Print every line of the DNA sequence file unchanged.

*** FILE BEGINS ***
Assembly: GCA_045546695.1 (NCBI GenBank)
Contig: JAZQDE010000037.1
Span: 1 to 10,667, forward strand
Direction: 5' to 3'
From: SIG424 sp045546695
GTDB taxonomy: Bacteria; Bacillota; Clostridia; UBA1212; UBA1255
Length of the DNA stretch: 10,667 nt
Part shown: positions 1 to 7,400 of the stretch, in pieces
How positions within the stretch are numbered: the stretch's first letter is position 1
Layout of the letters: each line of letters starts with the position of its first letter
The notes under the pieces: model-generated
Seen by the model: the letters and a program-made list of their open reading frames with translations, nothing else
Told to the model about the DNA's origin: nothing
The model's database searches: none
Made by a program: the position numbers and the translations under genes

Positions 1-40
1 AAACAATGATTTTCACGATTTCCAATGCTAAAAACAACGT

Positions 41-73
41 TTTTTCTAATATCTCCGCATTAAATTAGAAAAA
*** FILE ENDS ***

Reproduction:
Assembly: GCA_045546695.1 (NCBI GenBank)
Contig: JAZQDE010000037.1
Span: 1 to 10,667, forward strand
Direction: 5' to 3'
From: SIG424 sp045546695
GTDB taxonomy: Bacteria; Bacillota; Clostridia; UBA1212; UBA1255
Length of the DNA stretch: 10,667 nt
Part shown: positions 1 to 7,400 of the stretch, in pieces
How positions within the stretch are numbered: the stretch's first letter is position 1
Layout of the letters: each line of letters starts with the position of its first letter
The notes under the pieces: model-generated
Seen by the model: the letters and a program-made list of their open reading frames with translations, nothing else
Told to the model about the DNA's origin: nothing
The model's database searches: none
Made by a program: the position numbers and the translations under genes

Positions 1-40
1 AAACAATGATTTTCACGATTTCCAATGCTAAAAACAACGT

Positions 41-73
41 TTTTTCTAATATCTCCGCATTAAATTAGAAAAA